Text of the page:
Is capitalism or only consumerism the problem ?

Tonight I went to a lecture of feminist contemporary poetry which was the last event of Ecosistem – festival of performative arts.

There were some poets who were condemning capitalism in their poems. I have always found this ironic as they are dressed well and accessorissed, wear make up, have their hair and nails done and so on. Basically their look like the embodiment of capitalism, if not consumerism, unless they were actually wearing all their jewelry at once and that’s all they owned. Still too much for someone declaring themselves against capitalism.

Then I realized that their issue is with consumerism, particularly of food. More than consumerism of food, it’s the overproduction that’s the problem. That is an issue of capitalism. Producing in masses is cheaper that producing only the necessary as it becomes necessary.

The clothing industry is worst, but the poets do not mention it because then they cannot be fashionable to be consistant, and that is not good. I found out from a talk after the reading that some fashion brands like Burberry burn the left over clothes because if they would give them away, then people wouldn’t buy them anymore, they would just wait for next season when the clothes will be removed from sale. Other brands throw them away, but they are ripped so they can no longer be worn.

That is a problem of capitalism. The need for more and more profit. Economic growth or profit growth means more than last year. There is no need for profits or economy to grow each year. It may not even mean something terrible if it goes down one year. Profit still means you gain more then you spent, it doesn’t have to be more than last year.

Economic growth is based on consumption, and we need to consume less. That is the only way to really reduce pollution. Recycling is not helping, not really. Solar panels cannot replace fossil fuels because they would take too much space to produce enough and they can only be placed in certain parts of the world to be effective. They also have a limited life span, and are made of lead which is very harmful to the environment. However, it can be recycled infinitely, like aluminum. The recycling process is polluting, but less then mining. Unfortunately, most things, plastic in particular, cannot be recycled infinitely. It also ends up in the ocean in the end. Apparently there is an island of plastic in the Pacific.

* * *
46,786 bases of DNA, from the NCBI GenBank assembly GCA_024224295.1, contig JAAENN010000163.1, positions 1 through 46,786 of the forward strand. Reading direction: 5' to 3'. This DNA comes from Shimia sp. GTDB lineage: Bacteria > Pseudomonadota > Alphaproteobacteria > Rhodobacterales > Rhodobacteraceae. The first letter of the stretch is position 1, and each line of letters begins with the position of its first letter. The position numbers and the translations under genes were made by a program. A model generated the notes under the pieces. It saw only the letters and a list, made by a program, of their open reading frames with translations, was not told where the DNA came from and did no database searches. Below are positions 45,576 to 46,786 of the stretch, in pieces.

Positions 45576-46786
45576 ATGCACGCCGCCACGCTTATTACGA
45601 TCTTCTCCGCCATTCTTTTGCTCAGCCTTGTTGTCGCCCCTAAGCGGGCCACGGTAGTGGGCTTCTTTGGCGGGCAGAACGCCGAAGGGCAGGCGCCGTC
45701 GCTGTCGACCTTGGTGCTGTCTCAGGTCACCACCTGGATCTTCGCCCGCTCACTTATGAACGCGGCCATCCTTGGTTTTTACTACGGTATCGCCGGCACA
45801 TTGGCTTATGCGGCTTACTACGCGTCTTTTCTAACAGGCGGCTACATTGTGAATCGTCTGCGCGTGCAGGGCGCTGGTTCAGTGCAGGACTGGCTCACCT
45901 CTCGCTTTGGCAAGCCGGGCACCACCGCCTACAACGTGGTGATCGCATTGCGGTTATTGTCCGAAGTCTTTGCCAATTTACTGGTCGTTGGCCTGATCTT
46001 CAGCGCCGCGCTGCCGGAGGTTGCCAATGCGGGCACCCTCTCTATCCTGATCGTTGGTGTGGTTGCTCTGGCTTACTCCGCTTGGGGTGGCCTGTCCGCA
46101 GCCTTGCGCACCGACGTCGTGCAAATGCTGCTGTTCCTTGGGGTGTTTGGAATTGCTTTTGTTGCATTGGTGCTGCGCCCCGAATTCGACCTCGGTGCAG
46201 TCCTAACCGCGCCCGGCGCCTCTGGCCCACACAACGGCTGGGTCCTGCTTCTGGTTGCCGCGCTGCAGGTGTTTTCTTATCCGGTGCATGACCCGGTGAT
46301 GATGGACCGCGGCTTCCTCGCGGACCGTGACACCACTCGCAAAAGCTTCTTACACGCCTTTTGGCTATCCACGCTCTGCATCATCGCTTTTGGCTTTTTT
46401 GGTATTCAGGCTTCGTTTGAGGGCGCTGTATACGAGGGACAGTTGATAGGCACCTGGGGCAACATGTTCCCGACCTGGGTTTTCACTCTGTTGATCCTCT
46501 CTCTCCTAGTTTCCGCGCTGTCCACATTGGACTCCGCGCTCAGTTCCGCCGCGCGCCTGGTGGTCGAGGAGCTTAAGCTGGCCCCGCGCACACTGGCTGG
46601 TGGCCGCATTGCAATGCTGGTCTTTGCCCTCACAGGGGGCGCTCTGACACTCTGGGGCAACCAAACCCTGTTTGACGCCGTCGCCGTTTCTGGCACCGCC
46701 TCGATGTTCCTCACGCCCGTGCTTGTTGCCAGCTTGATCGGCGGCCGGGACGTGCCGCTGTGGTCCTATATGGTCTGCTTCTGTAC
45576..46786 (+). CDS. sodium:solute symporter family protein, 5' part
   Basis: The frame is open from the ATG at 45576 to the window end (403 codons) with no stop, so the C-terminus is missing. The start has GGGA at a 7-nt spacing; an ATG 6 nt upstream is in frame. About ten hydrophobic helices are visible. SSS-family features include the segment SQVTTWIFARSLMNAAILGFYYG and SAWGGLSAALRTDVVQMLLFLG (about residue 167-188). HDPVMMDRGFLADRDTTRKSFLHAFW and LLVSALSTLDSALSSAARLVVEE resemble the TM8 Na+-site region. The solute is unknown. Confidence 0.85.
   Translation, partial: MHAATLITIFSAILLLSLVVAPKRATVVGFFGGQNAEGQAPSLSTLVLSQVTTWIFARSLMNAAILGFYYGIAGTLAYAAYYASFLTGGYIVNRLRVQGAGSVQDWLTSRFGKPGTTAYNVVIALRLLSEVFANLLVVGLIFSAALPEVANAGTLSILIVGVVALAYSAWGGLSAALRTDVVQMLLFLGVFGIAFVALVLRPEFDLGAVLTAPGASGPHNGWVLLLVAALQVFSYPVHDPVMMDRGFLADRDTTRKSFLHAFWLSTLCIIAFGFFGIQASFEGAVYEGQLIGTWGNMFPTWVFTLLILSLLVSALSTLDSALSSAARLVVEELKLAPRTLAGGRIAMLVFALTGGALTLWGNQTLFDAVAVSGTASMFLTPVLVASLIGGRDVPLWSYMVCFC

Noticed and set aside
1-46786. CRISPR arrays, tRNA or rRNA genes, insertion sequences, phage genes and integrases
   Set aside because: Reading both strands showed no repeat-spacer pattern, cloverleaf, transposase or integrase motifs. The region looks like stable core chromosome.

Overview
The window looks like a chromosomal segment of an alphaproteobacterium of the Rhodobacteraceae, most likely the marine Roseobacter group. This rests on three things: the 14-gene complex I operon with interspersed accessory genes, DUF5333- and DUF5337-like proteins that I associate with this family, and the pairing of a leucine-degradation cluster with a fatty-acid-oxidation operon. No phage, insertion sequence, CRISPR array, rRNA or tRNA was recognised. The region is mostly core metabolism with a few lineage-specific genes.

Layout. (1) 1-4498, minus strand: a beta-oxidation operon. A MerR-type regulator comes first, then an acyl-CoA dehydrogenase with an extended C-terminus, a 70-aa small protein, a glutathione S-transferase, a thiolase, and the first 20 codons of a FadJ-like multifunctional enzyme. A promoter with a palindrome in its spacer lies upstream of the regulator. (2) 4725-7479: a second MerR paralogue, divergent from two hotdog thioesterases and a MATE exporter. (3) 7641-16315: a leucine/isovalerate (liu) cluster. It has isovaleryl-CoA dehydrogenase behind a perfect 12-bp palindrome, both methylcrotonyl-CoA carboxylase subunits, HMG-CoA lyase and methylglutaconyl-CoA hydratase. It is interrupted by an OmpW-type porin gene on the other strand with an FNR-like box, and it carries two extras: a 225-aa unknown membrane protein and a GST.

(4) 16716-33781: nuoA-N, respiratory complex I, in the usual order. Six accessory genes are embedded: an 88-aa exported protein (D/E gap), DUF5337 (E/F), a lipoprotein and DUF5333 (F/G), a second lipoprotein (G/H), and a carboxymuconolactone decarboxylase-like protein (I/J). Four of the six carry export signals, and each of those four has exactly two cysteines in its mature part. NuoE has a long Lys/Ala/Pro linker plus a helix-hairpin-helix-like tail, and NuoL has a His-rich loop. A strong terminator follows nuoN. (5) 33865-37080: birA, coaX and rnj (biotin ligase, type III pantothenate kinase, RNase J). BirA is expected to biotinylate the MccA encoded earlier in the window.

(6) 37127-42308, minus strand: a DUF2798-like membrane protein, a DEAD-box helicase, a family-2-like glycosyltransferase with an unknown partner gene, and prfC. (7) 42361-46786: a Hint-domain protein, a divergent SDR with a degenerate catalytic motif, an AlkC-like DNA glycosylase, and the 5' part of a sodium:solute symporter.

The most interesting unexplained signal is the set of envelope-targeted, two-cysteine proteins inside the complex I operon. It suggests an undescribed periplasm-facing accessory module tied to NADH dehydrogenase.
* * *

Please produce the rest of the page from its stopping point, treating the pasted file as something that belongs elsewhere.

If capitalism says each year economic growth should be over 0.1% from last year, same with profit, that means we need to consume more from one year to the next. Nothing can grow forever, that is stupid.

Economic degrowth is good. Consuming less will lead to that, but things will be better on the long run. The problem is that no business owner, male or female or other, will agree to gain less for a while and stagnate or decrease their fortunes.

Realizing that nothing can grow forever means capitalism will fail. It is probably failing as we speak.

My problem is that there is no balanced, critically considered and inclusive perspective to replace it. I was about to say the education would be a solution, but educate on what?

Could it be that if we just consume less (much less), then businesses will have to rethink their strategies and their view on profit?

What can I consume less:

  • Food – intermitent fasting 16:8
  • Clothes – no more buying socks compulsively, only buy what I need to wear and from local producers
  • Beer 😅
  • Elecrticity ?
  • Water – I do love to watch the water flowing when I shower though 😅
  • Books – except that contemporary poetry does not come in ebooks 😅
  • Plushies – I stopped my monkey collection since 2019
  • Supplies – only buy what I need when I need and make sure it is exactly what I need 😅
  • Gadgets – only replace something when it’s broken – fun fact: everything is made to break at some point. They can be build to last a lifetime, but what will that business do next, right? 🤦🏼‍♀️
  • Car fuel – I do use the bike almost as much as before having a car, I am taking the train/ plane for my next two trips even though last year I went by car

Whatever change comes, it will come from the middle class, not from politicians, nor from the upper (too comfy) or lower class (too busy surviving).

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